Pyrethroids are a class of widely-used insecticides that can be transported from terrestrial applications to aquatic systems via runoff and tend to sorb to organic carbon in sediments. Pyrethroid occurrence is detrimental to stream ecosystems due to toxicity to sediment-dwelling invertebrates which are particularly at risk of pyrethroid exposure in urban streams. In this work, 49 streams located in watersheds in the northeastern United States were surveyed for nine current-use pyrethroids using two extraction methods. Total sediment concentrations were determined by exhaustive chemical extraction, while bioaccessible concentrations were determined by single-point Tenax extraction. Total and bioaccessible pyrethroid concentrations were detected in 76% and 67% of the sites, and the average sum of pyrethroids was 232 ng/g organic carbon (OC) for total and 43.8 ng/g OC for bioaccessible pyrethroids. Bifenthrin was the most commonly detected pyrethroid in streambed sediments. Sediment toxicity was assessed using 10-d Hyalella azteca bioassays, and 28% and 15% of sediments caused a decrease in H. azteca biomass and survival, respectively. A temperature-based focused toxicity identification evaluation was used to assess pyrethroids as the causal factor for toxicity. The concentrations of pyrethroids was only weakly correlated with the degree of urban land use. Sediment toxicity was predicted by total and bioaccessible pyrethroid concentrations expressed as toxic units. This work suggests that bioaccessibility-based methods, such as Tenax extraction, can be a valuable tool in assessing sediment toxicity.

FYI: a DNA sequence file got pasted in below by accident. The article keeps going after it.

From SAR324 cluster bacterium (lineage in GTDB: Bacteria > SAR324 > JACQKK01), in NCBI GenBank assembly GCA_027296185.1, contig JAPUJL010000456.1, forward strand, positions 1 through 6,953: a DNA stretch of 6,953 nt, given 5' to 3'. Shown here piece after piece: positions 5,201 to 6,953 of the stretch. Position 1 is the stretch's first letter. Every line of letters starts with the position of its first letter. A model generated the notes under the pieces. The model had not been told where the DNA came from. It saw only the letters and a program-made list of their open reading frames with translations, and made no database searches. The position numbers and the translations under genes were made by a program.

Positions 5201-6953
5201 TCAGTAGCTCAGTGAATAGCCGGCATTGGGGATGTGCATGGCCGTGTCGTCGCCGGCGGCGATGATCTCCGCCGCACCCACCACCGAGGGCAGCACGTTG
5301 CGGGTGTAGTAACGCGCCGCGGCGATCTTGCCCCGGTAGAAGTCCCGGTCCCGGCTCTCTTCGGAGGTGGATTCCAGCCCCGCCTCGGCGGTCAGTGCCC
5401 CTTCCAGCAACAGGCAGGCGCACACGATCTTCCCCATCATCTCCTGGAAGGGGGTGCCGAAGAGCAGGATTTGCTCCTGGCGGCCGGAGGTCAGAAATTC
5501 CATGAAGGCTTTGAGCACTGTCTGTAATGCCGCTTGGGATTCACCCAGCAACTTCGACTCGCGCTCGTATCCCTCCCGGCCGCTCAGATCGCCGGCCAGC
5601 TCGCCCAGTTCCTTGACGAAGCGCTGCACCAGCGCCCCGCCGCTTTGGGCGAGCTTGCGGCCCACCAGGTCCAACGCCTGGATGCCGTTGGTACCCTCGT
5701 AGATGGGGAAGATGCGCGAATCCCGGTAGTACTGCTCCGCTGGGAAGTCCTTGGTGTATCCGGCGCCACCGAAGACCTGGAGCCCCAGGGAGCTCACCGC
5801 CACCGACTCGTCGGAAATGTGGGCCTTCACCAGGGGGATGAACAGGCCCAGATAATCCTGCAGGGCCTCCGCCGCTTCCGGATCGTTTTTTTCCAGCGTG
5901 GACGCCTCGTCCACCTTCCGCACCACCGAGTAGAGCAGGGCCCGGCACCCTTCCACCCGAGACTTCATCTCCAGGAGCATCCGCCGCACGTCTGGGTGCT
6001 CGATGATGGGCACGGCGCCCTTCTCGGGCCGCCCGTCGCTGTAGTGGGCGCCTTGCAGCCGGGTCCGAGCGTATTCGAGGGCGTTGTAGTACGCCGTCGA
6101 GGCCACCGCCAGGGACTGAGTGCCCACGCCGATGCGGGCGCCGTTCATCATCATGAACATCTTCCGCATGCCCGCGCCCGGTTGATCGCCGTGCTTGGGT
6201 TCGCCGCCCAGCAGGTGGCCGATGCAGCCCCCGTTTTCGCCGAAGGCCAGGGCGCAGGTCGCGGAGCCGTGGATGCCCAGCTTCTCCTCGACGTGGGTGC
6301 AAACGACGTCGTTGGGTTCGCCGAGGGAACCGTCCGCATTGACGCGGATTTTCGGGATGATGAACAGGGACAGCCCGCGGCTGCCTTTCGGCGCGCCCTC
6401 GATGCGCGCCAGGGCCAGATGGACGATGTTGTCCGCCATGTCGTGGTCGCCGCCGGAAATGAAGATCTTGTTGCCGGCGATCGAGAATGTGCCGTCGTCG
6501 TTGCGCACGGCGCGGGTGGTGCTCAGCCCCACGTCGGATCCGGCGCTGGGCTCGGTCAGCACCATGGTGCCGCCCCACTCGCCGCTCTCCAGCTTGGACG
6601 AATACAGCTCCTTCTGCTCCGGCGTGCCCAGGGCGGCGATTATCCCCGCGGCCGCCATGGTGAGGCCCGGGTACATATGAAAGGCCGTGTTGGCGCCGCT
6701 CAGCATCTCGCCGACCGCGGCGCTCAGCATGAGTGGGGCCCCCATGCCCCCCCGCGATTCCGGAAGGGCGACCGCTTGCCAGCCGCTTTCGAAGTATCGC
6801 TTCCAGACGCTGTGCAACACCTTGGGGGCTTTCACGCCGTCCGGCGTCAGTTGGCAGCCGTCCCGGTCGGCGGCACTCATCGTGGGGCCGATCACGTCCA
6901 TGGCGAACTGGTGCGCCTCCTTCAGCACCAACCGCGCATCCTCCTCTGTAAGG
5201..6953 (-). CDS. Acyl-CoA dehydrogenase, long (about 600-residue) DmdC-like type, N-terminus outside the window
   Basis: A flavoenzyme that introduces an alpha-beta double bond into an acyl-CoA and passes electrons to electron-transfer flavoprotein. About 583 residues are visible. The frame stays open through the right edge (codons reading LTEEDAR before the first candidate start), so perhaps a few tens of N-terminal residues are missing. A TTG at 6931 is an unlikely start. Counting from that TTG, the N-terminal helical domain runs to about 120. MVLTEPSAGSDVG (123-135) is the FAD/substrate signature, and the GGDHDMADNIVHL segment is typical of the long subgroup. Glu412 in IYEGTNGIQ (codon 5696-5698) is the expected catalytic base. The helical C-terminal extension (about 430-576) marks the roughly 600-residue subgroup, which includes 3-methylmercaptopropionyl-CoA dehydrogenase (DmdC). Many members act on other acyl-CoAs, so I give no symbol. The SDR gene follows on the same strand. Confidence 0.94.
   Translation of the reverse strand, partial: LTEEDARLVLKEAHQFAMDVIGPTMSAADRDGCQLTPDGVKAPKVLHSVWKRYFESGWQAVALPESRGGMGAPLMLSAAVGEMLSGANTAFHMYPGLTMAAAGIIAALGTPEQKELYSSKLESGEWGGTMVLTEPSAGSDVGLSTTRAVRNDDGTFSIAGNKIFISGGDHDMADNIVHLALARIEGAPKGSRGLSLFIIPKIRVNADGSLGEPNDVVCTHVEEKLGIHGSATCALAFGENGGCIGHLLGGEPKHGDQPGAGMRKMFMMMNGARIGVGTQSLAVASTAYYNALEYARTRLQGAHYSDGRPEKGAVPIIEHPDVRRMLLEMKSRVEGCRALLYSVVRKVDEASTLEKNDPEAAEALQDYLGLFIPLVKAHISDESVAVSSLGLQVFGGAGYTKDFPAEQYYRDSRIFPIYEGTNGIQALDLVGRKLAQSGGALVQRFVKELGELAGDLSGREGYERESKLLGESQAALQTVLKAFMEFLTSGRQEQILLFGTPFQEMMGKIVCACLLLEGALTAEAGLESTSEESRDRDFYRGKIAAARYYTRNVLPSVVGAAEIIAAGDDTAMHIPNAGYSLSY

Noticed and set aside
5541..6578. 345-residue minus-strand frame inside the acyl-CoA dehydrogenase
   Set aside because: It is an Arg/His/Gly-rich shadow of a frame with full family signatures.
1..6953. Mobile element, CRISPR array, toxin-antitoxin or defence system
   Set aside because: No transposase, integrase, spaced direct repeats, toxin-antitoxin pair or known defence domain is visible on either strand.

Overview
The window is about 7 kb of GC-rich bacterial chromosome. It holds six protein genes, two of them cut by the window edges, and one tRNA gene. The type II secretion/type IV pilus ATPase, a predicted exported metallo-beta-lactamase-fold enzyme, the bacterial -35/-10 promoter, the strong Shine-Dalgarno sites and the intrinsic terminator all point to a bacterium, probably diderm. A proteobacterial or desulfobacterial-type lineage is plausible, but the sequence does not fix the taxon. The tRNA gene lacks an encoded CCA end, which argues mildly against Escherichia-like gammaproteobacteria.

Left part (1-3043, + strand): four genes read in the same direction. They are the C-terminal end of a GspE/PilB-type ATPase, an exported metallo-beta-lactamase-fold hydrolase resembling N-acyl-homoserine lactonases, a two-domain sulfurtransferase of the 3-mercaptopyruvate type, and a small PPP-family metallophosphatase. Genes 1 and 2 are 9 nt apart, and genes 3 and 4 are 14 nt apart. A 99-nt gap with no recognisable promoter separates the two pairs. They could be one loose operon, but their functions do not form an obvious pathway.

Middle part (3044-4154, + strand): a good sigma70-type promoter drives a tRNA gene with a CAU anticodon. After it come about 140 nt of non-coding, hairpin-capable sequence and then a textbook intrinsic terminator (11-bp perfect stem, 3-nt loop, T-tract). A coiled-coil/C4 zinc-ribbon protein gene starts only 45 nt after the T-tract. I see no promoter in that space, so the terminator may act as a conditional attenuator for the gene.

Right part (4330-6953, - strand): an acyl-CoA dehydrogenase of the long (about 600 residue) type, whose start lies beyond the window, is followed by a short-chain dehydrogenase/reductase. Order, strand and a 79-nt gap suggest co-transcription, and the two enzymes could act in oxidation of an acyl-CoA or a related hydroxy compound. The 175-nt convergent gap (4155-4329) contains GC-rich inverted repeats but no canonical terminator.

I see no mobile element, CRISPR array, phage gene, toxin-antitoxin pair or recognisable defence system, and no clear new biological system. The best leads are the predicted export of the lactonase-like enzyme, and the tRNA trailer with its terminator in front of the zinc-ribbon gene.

|Title||Survey of bioaccessible pyrethroid insecticides and sediment toxicity in urban streams of the northeast United States|
|Authors||Kara E. Huff-Hartz, Samuel A. Nutile, Courtney Y. Fung, Federico L. Sinche, Patrick W. Moran, Peter C. Van Metre, Lisa H. Nowell, Michael J. Lydy|
|Publication Subtype||Journal Article|
|Series Title||Environmental Pollution|
|Record Source||USGS Publications Warehouse|
|USGS Organization||California Water Science Center; Texas Water Science Center; Washington Water Science Center; WMA - Earth System Processes Division|